Ultrasound in the limited-resource setting: A systematic qualitative review

Molly Hallweaver, Christine McBeth, Lori Stolz, Amy Struder, Michael Schick

Research output: Contribution to journalArticlepeer-review


Purpose of Review The purpose of this review is to summarize the most recently published literature regarding ultrasound (US) use in limited-resource settings. Recent Findings The body of literature is quite heterogeneous, but several recurring themes emerged from the data. Research regarding education is burgeoning, with studies showing that low-cost training modules can effectively teach US skills to novices. Many studies reported feasibility of training non-physicians to perform US, which allows for task-shifting. Research regarding clinical application of US is broad; especially regarding Echocardiography, Infectious Disease, and OB-GYN. Summary US continues to be a highly utilized tool in limited-resource settings. We identified several common themes among the recent literature: the use of educational interventions to train non-physician providers, the use of US for improved screening methods, and the expanded role of US in clinical purposes including Infectious Disease, Echocardiography, Pulmonary, and Obstetrics.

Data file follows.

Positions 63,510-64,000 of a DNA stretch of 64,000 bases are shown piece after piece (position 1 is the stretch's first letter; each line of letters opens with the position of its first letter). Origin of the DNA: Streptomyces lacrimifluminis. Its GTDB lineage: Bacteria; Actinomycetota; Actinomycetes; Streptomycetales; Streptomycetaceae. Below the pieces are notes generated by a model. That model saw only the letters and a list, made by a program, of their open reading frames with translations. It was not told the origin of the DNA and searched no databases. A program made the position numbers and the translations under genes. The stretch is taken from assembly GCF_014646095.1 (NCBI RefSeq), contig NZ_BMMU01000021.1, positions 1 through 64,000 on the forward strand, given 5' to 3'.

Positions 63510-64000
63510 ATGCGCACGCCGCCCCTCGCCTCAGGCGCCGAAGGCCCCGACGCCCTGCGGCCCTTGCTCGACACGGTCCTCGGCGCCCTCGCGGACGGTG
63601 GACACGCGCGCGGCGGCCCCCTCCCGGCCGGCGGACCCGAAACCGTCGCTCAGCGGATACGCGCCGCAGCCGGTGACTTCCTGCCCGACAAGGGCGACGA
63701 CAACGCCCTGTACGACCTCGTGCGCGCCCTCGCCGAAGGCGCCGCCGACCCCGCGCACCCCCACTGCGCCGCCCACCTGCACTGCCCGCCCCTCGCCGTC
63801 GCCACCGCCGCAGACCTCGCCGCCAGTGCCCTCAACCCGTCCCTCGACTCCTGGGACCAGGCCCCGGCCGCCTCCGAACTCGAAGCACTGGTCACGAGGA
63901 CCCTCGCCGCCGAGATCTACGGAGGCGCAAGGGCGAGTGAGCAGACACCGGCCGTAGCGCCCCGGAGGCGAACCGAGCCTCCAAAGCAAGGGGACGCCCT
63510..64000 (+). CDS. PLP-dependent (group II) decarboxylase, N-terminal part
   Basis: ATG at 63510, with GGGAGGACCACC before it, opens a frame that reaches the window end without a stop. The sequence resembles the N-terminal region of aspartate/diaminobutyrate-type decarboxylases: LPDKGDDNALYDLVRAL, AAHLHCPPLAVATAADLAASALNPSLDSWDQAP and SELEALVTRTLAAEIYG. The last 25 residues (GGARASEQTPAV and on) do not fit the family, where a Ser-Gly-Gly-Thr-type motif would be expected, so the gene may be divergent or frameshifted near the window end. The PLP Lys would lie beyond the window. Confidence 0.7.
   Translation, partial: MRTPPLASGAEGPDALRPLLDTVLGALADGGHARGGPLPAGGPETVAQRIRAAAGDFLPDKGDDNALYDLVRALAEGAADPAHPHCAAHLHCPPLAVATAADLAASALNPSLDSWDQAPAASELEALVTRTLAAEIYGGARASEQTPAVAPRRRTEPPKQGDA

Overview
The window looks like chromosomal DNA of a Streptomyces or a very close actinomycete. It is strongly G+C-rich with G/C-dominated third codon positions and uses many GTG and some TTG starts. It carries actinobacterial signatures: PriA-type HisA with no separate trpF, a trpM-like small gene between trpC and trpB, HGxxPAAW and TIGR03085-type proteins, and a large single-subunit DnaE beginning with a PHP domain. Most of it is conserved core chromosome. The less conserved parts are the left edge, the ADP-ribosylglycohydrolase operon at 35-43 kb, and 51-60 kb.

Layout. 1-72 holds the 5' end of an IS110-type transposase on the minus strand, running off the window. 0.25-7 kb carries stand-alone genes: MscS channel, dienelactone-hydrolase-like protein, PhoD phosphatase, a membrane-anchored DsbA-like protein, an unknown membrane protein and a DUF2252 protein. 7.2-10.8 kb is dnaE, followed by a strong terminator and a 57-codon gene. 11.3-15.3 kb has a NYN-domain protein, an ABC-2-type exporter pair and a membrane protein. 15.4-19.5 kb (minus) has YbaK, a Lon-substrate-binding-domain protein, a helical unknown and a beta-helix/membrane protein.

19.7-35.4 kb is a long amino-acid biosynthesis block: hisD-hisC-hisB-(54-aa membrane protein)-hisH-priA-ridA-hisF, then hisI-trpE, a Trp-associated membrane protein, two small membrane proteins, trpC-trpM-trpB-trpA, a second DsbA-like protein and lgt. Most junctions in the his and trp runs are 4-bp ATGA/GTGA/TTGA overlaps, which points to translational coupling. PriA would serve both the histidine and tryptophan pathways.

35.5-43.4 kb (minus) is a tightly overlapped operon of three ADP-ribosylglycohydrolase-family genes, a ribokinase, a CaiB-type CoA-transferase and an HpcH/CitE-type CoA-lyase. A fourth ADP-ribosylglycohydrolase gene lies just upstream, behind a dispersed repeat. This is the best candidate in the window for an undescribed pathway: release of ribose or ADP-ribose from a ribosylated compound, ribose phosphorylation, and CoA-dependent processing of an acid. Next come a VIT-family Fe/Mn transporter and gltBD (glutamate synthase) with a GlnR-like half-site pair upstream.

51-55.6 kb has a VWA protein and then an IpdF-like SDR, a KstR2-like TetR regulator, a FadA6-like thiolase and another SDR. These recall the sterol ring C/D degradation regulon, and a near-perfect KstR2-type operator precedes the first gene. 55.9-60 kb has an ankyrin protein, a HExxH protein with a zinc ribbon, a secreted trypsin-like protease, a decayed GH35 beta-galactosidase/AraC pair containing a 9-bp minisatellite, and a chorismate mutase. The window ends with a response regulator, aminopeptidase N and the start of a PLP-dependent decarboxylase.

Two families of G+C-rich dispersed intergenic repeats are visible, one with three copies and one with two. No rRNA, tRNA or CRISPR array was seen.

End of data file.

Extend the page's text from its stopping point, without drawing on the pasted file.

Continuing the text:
Original languageEnglish (US)
Article number21
JournalCurrent Radiology Reports
Issue number7
StatePublished - Jan 1 2019


  • Low-and middle-income countries
  • Resource-limited setting
  • Ultrasound

ASJC Scopus subject areas

  • Radiology Nuclear Medicine and imaging


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